Moving on then, from the problems women with endo have to suffer with, to the ways in which the medical community is trying to solve those problems. Laparoscopic surgery is considered the best way of surgically removing endometriosis, but you need a good surgeon at the helm. Another problem is that not all endometriosis can be found and removed easily. One of the most troublesome forms of endo is deeply infiltrated endometriosis (DIE). This type of endo is very commonly associated with the most painful symptoms, such as chronic pelvic pain, painful sex, painful urination and painful bowel movements (depending on where the DIE is and how deep it has infiltrated).
Removing DIE is quite a challenge then, even for a skilled surgeon, which is why some surgeons are now trying robot assisted laparoscopy. Using ‘the robot’ does offer several advantages, such as better precision, better visualisation and more freedom to manoeuvre the instruments. Of course the downsides are that a surgeon will have to learn to use the robot and it is very, very expensive. Another point raised it that using the robot lacks a ‘tactile response’, that is, surgeons cannot feel the resistance or tension of some organs/tissues that might give them an idea of how to proceed with the surgery.
Therefore studies are needed to assess how well robot assisted surgeries fair in removing DIE. That is the subject of a recent paper from centres across the world. This study looked at robot assisted operative results from 164 operations on women with DIE in different places to see how well the surgeons and patients faired.
Overall the average time for surgery was 180 minutes and the average hospital stay was 4 days, which, given the low rate of complications, seems like a long stay to me, but that may be due to different approaches to post-operative care in different centres/countries. 113 patients were followed up after an average of 10 months and 86.7% were found to be pain free, which is a god result by anyone’s standards.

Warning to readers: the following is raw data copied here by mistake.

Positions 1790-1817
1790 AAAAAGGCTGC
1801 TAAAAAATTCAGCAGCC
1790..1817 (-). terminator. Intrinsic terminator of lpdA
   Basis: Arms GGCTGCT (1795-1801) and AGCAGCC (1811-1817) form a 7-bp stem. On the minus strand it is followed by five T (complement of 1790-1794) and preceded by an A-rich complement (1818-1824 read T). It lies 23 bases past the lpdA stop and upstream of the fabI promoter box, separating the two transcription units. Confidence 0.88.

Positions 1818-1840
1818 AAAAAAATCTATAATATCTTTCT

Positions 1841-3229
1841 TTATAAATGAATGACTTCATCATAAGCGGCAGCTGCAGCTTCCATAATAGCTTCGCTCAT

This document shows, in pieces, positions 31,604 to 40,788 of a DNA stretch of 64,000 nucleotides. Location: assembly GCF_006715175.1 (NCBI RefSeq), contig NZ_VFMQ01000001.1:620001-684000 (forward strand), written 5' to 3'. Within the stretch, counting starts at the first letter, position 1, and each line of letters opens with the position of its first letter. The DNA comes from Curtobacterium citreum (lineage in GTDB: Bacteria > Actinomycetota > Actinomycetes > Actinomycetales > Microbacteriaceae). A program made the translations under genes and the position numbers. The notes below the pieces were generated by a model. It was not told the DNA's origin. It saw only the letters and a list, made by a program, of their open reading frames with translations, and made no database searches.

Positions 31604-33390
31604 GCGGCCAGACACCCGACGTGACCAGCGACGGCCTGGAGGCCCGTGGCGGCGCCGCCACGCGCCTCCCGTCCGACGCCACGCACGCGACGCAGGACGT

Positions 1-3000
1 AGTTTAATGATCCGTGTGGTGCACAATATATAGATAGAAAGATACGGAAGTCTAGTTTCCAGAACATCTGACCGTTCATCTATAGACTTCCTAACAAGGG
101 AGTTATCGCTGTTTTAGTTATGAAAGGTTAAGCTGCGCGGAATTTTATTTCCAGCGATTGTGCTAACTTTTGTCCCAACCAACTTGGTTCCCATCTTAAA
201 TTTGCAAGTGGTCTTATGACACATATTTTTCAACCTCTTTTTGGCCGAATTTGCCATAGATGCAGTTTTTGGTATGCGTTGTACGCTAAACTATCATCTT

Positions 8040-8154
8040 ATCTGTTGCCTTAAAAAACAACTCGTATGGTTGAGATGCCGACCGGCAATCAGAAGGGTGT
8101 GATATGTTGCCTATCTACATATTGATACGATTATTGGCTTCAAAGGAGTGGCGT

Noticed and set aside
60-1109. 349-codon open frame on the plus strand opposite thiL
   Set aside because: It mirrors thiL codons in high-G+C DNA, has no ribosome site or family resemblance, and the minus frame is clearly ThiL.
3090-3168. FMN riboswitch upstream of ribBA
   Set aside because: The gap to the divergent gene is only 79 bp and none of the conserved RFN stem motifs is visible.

Other studies have shown that while robot assisted surgery takes slightly longer and is comparable in outcomes to conventional surgery with respect to stage I and II endometriosis, it may be beneficial for advanced stage endometriosis and has a lower risk of needing laparotomy.
At the moment then the current evidence suggests that robot assisted and normal laparoscopy perform equally well in some respects, but that robot assisted surgery may be beneficial for women with advanced stage disease. However, more studies directly comparing the two surgical approaches are needed.
I will leave you then with an unusual case of endometriosis. A 52 year old man was sent for a CT scan after complaining about pelvic pain. What the doctors found was an inch long ‘cyst’ that, upon closer examination was found to be a tube like structure, with a muscular layer on the outside and an endometrial layer on the inside. Essentially this was a small uterus, but as it is displaced endometrium it still classifies as endometriosis (or endomyometriosis, to be technically correct). Unlike other male endometriosis cases, this patient hadn’t been undergoing any hormonal therapy and the man in question had no genetic or hormonal abnormalities that could account for this finding. In addition the patient had previously undergone surgery for a hernia near the area in which the ‘uterus’ had been found, so one would think this area of the body would have been examined thoroughly previously, indicating this problem may have arisen quite recently.